DES MOINES, Iowa (AP) — In politics, there can sometimes be an upside to losing.President-elect Joe Biden is eyeing several Democrats who lost congressional reelection races last month for key positions in his administration. They include outgoing Reps. Abby Finkenauer of Iowa and Donna Shalala of Florida and Sen. Doug Jones of Alabama.Their consideration continues a long Washington tradition of defeated politicians seeking shelter in a new White House. Landing a job in a new administration can both position the losing candidates for future campaigns and provide the incoming president with important relationships on Capitol Hill. “It's good to have people who know how to roam the halls of Congress,” said Andrew Card, who directed George W. Bush's transition and later served as the Republican president's chief of staff. Biden's transition team declined to comment on the prospects of any individual contender for an administration role. He has already unveiled much of his economic and national security team and is expected to announce picks soon for key health positions.But there are still a large number of major Cabinet positions to be filled, including attorney general and leaders of the departments of Labor, Commerce and Transportation. As Biden considers his options, his personal connection with some of the defeated lawmakers could carry significance.Finkenauer, who is under consideration as Labor secretary, owes her start in politics in part to Biden. As a college student, she worked on his ill-fated 2008 presidential campaign. A decade later, he headlined a rally for her winning congressional campaign. She was a key surrogate for Biden ahead of the Iowa caucuses. “I know they have a long relationship, and it’s been mutually supportive,” said former Assistant Dubuque City Manager Teri Goodman, who is a decades-long Biden supporter and has watched Finkenauer’s rise.Finkenauer narrowly lost her bid for a second term in a rural northeast Iowa district. But since then, the former state legislator, who made a name promoting public employee unions, has had conversations with senior Biden transition officials about leading the Labor Department, according to Democratic sources familiar with the communications. Jones, meanwhile, is in the mix to lead the Justice Department, partly due to his work as a U.S. attorney who helped convict Ku Klux Klansmen for the Birmingham church bombing that killed four Black girls.He narrowly won a special Alabama Senate election in 2017, but lost reelection last month. He also has a longstanding personal relationship with Biden dating to Biden's first presidential campaign in 1988. Biden spoke at Jones' campaign kickoff in 2017, saying of Jones, “He knows your heart and will never let you down,” and was the first to telephone him on Nov. 3 after he'd lost the seat to Republican Tommy Tuberville. Shalala is perhaps the most administration-ready of 2020's losing Democratic class. She spent eight years as secretary of health and human services under Bill Clinton and then served as president of the University of Miami before winning a south Florida House seat in 2018. She has heard from Biden transition officials.Beyond the outgoing members of Congress, Biden is also considering his former rivals in the Democratic primary for jobs. He already tapped California Sen. Kamala Harris as his vice president.Biden is weighing roles for Pete Buttigieg, the former South Bend, Indiana, mayor who mounted a surprisingly strong campaign in the early stretch of the Democratic primaries. Biden has expressed deep affection for Buttigieg, who was one of the first major candidates to drop out of the race and endorse Biden. Montana Gov. Steve Bullock, who lost his Senate bid after leaving the White House race, is part of discussions for a Biden administration role, perhaps as secretary of agriculture. Another name under consideration for agriculture is former North Dakota Sen. Heidi Heitkamp, who lost in 2018 but has been a champion of reinvigorating rural America.“If they think I can be helpful, then good,” Heitkamp told The Associated Press recently. Presidents have often sought losing rivals for positions. Republican Donald Trump chose fellow 2016 GOP presidential candidates Rick Perry as energy secretary and Ben Carson for housing and urban development. Democrat Barack Obama notably chose former rival Hillary Clinton to be secretary of state after the 2008 election. Missouri Sen. John Ashcroft's defeat in 2000 paved the way for his four years as attorney general under George W. Bush, including during the aftermath of the 2001 terrorist attacks in the United States. Former Senate Majority Leader Tom Daschle of South Dakota, who lost election to a third term in 2004, was tapped after the 2008 election by Obama to head health and human services, which would have put him at the forefront of the health care debate. Daschle withdrew from consideration after questions arose about his failure to properly report and pay income taxes.The most successful losing congressional candidate of the past 50 years is George H. W. Bush, who as a two-term Republican U.S. House member from Texas lost his 1970 bid for Senate against Democrat Lloyd Bentsen. As a consolation, President Richard Nixon picked Bush to be ambassador to the United Nations, a disappointment for the up-and-comer who was hoping for a treasury job. But the post led to an ambassadorship to China, and the experiences were valuable when as president he found himself leading a global coalition in Operation Desert Storm. “The significance is that was the beginning of his self schooling and expertise in foreign affairs,” said Chase Untermeyer, director of White House personnel during George H. W. Bush’s administration. In a White House led by a Capitol Hill veteran like Biden, a team with a background in Congress is particularly valuable to those around the president, since Biden remains well acquainted with the rules and many members. But considering Biden hasn't been a senator in nearly a dozen years, Card said those with more recent experience in Congress will be helpful. “More than helping the president, these people can help the White House staff dealing with members of Congress,” said Card. “They know where the congressional gym is, and how to get invited to a congressional luncheon. And that’s an advantage.” ——-Associated Press writer Kim Chandler in Montgomery, Alabama, contributed to this report.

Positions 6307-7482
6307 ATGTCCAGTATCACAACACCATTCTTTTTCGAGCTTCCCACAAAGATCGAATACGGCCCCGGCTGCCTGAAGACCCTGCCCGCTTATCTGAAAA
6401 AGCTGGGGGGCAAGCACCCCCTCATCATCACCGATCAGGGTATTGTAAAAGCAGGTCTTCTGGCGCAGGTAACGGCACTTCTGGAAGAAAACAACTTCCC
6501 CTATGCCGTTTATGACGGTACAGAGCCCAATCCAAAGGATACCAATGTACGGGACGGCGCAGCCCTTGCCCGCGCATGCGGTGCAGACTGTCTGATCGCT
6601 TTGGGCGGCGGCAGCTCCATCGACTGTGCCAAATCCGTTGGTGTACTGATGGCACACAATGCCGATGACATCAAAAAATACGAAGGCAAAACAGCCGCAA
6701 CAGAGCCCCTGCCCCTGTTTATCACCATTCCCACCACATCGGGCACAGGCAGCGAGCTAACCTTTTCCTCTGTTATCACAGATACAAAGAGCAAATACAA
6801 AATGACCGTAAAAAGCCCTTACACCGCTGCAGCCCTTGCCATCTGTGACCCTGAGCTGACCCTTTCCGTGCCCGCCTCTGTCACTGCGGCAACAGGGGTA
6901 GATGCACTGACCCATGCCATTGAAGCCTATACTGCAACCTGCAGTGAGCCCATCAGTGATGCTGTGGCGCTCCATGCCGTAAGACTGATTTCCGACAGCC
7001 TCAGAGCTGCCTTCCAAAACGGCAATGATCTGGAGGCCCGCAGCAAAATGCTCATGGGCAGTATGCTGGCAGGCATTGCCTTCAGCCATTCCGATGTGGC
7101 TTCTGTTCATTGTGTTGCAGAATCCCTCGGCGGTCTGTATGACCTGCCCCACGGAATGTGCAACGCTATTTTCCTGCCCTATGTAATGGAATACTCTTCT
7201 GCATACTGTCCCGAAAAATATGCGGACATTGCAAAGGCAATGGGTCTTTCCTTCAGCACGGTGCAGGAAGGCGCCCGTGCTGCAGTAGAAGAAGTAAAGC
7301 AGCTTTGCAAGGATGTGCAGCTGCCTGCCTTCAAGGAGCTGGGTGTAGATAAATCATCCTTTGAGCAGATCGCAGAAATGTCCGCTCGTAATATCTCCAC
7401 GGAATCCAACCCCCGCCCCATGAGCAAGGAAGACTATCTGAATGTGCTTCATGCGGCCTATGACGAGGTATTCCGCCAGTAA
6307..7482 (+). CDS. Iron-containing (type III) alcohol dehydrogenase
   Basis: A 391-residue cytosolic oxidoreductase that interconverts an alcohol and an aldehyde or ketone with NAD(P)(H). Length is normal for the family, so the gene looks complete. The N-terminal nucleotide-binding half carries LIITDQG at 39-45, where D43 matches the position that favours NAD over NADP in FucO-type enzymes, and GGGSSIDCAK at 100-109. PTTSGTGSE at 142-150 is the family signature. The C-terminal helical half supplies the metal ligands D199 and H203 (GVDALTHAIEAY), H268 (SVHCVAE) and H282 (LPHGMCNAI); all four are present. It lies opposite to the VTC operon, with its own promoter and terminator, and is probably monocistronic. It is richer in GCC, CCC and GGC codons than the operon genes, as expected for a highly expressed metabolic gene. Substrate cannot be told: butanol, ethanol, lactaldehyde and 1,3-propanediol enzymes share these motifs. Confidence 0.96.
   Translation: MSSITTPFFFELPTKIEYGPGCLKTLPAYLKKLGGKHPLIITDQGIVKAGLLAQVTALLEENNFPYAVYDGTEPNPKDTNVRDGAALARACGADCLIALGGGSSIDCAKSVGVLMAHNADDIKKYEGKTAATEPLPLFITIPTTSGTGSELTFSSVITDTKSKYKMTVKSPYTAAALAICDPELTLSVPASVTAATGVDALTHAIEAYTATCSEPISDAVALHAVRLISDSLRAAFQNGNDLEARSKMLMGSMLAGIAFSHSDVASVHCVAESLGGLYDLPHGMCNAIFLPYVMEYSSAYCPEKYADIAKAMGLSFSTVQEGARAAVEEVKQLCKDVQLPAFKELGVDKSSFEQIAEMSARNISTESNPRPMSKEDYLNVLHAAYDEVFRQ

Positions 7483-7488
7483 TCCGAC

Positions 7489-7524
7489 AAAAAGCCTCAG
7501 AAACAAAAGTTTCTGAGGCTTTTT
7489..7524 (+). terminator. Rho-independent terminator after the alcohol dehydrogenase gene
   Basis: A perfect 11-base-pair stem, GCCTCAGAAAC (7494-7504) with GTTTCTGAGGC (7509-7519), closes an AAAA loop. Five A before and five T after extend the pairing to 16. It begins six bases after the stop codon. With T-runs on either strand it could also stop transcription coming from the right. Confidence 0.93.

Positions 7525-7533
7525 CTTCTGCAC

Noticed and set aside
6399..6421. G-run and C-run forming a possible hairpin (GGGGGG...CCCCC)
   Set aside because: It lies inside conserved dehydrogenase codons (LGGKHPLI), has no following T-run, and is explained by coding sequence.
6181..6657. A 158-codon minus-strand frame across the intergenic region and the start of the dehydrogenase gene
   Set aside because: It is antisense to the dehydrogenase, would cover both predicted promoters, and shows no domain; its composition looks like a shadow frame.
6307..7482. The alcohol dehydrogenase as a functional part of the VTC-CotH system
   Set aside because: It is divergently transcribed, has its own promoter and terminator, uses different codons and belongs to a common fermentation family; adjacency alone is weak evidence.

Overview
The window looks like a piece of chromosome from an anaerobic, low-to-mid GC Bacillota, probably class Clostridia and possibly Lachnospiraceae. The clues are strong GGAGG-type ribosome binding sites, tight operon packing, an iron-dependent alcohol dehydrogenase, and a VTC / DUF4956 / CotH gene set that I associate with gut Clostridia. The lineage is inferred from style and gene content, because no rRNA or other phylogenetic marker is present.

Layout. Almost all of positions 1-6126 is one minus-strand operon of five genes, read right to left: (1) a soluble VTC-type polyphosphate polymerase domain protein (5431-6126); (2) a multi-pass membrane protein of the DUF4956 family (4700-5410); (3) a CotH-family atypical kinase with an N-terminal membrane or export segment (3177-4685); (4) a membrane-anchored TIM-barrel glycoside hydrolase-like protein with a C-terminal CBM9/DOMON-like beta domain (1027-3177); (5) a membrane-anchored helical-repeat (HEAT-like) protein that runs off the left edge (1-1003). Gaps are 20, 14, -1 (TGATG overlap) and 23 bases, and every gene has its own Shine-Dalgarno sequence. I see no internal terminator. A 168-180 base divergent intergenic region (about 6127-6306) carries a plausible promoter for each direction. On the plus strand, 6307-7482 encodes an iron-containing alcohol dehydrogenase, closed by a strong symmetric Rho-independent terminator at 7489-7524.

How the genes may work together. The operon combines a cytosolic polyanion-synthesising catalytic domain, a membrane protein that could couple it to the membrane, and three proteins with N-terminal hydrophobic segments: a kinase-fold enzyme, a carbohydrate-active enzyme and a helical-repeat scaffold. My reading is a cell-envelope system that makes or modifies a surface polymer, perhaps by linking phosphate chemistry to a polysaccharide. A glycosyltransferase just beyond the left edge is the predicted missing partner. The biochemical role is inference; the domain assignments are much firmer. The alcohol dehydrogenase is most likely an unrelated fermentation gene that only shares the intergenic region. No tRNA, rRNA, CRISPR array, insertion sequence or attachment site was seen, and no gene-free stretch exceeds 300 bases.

LOS ANGELES (AP) — Hillary Rodham Clinton and her daughter, Chelsea, are forming a film production company that they say will tell the stories of people whose voices are often overlooked. Their first project of their HiddenLight company is to be a documentary series called “Gutsy Women,” which Apple TV+ said in a separate announcement Thursday it plans to air at an unspecified future date. Mother and daughter, who will host the series, say it was inspired by the 2019 book they co-authored: “The Book of Gutsy Women: Favorite Stories of Courage and Resilience." “For too long, attention has been paid only to the loudest voices in the room. There have been generations of change-makers who have shaped and will continue to shape our world — often quietly, flying under the radar,” Hillary Clinton said in a statement. She added that the stories of those often-unheralded change-makers are the ones they plan to tell.The Clintons join former President Barack Obama and his wife Michelle in the film and TV production business; the Obamas' Higher Ground company has supported several projects, including the Oscar-winning documentary “American Factory.”The pair partnered with Sam Branson in forming HiddenLight. The son of business tycoon Sir Richard Branson is an actor and also founder of the boutique production company Sundog Pictures.HiddenLight says it also has plans to produce other documentaries as well as scripted and unscripted entertainment for TV, film and digital platforms.“The stories we tell and the experiences we share shape the way we see each other and help us understand our own unique place in the world," said Chelsea Clinton.